Session: WITHDRAWN Contact in Prison and Reentry Services for Justice-Involved Families: Considerations for Incarcerated Parents and Children (Society for Social Work and Research 26th Annual Conference - Social Work Science for Racial, Social, and Political Justice)

5 WITHDRAWN Contact in Prison and Reentry Services for Justice-Involved Families: Considerations for Incarcerated Parents and Children

Thursday, January 13, 2022: 1:30 PM-3:00 PM
Independence BR B, ML 4 (Marriott Marquis Washington, DC)
Cluster: Crime and Criminal Justice
Symposium Organizer:
Pajarita Charles, PhD, University of Wisconsin-Madison
Qianwei Zhao, PhD, Baylor University
Increased attention has turned to the collateral effects of imprisonment for families and communities given the more than 6.5 million people under criminal justice system oversight daily. This surge has contributed to an estimated 1 in 14 children ever experiencing the incarceration of a parent. Parental incarceration has been found to have detrimental consequences for the family both during and after incarceration. As such, scholars are working to identify mechanisms that may improve outcomes of justice-involved parents and their children. Two areas gaining attention are in-prison contact and reentry support as possible avenues that may bolster well-being and stabilize relationships during and after incarceration. This symposium contributes to the understanding of incarcerated parents' relationships with their children and issues pertinent to their reentry after imprisonment, pointing to practice and policy levers that can improve individual and family outcomes across the continuum of justice-involvement.

The first paper includes a sample of recently released adults to understand how demographics, pre-incarceration relationships, systems-involvement, childhood adversity, mental health, and substance use contribute to heterogeneity in contact with children during prison. The second paper extends these findings with a different sample of currently and formerly incarcerated parents to understand how in-prison contact may be associated with post-release residence and non-residential contact with children, as well as relationships with caregivers. The third paper examines experiences of parents once back in the community, focusing on the role of paternal recidivism for child-wellbeing. The fourth paper closes with a call to support corrections-involved parents and children post-release by discussing the need for reentry services, particularly for those with histories of problematic opioid use.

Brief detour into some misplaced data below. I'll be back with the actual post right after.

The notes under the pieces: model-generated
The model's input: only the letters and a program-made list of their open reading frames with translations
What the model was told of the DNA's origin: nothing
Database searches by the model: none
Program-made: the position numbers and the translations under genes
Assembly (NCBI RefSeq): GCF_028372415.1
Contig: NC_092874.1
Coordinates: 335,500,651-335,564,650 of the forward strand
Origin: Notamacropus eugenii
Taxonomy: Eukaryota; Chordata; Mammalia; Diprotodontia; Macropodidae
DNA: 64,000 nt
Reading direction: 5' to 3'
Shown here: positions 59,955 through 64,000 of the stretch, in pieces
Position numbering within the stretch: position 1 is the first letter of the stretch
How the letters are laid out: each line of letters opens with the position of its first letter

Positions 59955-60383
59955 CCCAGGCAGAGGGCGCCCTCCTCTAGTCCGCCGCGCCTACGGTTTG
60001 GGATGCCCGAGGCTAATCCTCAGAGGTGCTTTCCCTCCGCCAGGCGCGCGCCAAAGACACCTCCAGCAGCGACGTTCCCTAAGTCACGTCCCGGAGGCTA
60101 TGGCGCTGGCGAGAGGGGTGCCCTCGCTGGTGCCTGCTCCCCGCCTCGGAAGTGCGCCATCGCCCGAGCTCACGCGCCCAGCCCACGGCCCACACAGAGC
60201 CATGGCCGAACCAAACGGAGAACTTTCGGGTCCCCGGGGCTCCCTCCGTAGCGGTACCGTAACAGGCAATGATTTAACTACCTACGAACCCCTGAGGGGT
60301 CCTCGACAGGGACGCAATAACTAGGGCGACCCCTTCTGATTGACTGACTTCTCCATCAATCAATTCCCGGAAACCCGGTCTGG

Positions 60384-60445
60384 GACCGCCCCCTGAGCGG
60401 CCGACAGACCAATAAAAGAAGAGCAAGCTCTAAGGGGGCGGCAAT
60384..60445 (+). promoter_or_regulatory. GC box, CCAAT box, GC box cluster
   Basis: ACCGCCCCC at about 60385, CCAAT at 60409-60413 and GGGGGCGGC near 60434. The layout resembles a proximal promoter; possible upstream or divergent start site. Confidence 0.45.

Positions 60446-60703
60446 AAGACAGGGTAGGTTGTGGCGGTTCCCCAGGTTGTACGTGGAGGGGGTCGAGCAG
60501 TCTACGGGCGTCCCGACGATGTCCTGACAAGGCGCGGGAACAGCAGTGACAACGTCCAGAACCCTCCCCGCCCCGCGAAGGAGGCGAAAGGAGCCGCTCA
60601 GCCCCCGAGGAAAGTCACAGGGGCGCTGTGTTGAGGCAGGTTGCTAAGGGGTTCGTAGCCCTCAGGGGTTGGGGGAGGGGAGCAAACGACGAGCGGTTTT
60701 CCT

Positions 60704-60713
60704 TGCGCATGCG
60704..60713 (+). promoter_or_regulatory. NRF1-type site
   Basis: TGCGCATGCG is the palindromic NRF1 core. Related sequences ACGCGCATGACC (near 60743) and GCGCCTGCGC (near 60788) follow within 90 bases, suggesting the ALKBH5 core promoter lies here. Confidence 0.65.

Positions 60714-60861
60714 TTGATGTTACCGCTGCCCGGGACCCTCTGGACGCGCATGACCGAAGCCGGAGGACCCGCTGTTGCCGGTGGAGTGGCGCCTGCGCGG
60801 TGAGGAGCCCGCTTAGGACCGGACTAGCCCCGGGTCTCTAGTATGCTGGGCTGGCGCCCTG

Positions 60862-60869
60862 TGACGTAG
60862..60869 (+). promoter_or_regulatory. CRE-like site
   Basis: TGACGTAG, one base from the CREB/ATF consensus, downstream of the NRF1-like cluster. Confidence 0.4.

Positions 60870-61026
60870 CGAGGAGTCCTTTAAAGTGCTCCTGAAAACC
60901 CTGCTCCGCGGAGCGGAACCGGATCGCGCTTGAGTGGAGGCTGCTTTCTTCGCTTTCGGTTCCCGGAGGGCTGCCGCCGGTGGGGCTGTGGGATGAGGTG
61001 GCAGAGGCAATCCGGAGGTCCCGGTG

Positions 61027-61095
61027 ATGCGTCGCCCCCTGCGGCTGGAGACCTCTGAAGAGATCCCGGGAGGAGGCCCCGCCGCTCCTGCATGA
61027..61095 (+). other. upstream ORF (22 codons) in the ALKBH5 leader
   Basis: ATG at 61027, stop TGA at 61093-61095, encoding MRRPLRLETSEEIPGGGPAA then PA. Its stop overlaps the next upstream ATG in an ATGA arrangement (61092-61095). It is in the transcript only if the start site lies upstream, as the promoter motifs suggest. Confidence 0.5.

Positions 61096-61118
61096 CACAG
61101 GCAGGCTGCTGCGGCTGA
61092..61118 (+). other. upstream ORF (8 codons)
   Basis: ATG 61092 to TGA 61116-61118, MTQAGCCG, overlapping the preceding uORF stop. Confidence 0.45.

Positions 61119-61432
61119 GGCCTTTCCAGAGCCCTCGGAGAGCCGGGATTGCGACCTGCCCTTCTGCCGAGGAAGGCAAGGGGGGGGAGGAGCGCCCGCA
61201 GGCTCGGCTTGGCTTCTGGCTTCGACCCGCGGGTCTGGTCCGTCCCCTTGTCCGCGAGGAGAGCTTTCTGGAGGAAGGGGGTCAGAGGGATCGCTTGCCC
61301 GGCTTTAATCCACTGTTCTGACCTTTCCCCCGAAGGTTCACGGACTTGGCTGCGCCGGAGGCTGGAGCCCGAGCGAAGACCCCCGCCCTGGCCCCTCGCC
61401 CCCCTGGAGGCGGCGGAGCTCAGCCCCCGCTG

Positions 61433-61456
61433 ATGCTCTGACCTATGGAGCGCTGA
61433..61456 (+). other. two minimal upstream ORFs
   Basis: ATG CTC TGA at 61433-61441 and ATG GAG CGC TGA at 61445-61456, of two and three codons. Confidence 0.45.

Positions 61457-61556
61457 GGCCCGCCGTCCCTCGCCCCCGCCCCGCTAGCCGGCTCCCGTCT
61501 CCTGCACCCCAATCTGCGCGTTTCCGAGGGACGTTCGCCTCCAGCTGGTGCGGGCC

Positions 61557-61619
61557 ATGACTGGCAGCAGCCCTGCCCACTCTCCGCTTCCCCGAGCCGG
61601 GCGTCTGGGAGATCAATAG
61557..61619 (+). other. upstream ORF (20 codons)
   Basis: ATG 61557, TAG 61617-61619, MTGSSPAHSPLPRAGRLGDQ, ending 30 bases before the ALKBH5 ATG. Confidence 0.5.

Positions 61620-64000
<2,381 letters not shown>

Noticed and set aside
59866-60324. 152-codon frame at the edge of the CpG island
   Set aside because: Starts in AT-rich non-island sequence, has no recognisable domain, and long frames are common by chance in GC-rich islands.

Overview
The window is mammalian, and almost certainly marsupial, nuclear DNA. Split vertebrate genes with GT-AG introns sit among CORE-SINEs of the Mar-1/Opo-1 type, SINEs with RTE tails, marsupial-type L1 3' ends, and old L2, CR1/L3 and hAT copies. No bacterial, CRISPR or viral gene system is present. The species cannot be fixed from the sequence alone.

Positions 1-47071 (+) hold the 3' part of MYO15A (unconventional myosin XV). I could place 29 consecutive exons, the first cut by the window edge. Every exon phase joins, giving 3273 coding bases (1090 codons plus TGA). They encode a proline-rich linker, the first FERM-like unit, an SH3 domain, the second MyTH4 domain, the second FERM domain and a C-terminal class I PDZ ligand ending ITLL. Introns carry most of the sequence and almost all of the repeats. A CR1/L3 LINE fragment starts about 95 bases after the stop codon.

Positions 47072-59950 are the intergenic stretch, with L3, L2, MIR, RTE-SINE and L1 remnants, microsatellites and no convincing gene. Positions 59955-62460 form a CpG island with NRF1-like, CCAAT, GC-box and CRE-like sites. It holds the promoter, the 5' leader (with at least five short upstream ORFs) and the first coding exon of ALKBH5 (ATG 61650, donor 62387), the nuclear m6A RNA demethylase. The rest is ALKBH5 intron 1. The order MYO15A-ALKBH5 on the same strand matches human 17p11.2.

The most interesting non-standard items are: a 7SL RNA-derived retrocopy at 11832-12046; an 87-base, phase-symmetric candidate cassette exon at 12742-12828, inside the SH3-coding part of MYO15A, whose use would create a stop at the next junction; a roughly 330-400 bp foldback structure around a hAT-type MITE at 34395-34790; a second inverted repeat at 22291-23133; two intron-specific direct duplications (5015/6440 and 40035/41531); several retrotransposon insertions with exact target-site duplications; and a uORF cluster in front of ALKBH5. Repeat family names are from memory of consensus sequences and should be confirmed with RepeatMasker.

The first paper finds that adversity and systems-involvement during the parents' childhood are detrimental pre-cursors to in-prison parent-child contact but that mothers, younger parents, and those with pre-incarceration contact see increased communication during prison. Paper two finds that frequency of in-prison visits predicts post-release parent-child residence and non-residential contact, while visits and calls are associated with better post-release relationships between parents and caregivers. The third paper finds that post-release co-residence moderates associations between paternal reentry and child well-being, such that parents who do not recidivate and remain in the community longer see reduced behavior problems for children, while increased recidivism may elevate them. The final paper identifies the need for intervention programs that support parents post-release, including family-focused services that attend to barriers in connecting with children and meeting their needs.

Collectively, these papers advance the social work knowledge base by examining the role of in-prison contact and reentry experiences in mitigating risk for previously incarcerated parents and their children. Pointedly, despite heterogeneity in precursors to parent-child contact while incarcerated, some factors are found to improve post-release outcomes and, when coupled with reentry services, may stabilize parents during reentry thereby reducing risk of recidivism and improving children's outcomes. A call for interventions that attend to the whole family system is increasingly evident and aligned with the values and approach of social work practice and research efforts.

* noted as presenting author
Predictors of Parent-Child Contact during a Parent's Incarceration
Miriam Clark, University of Oregon; Jean Kjellstrand, PhD, University of Oregon; Chris Loan, University of Oregon
Child Contact during Parental Incarceration: Building Connections to Promote Family Wellbeing in an Era of Decarceration
Pajarita Charles, PhD, University of Wisconsin-Madison; Luke Muentner, MSW, University of Wisconsin-Madison; Aaron Gottlieb, University of Illinois at Chicago; John Eddy, University of Texas at Austin
Service Needs for Corrections-Involved Parents with a History of Problematic Opioid Use: A Community Needs Assessment
Miriam Clark, University of Oregon; Jean Kjellstrand, PhD, University of Oregon; Kaycee Morgan, University of Oregon
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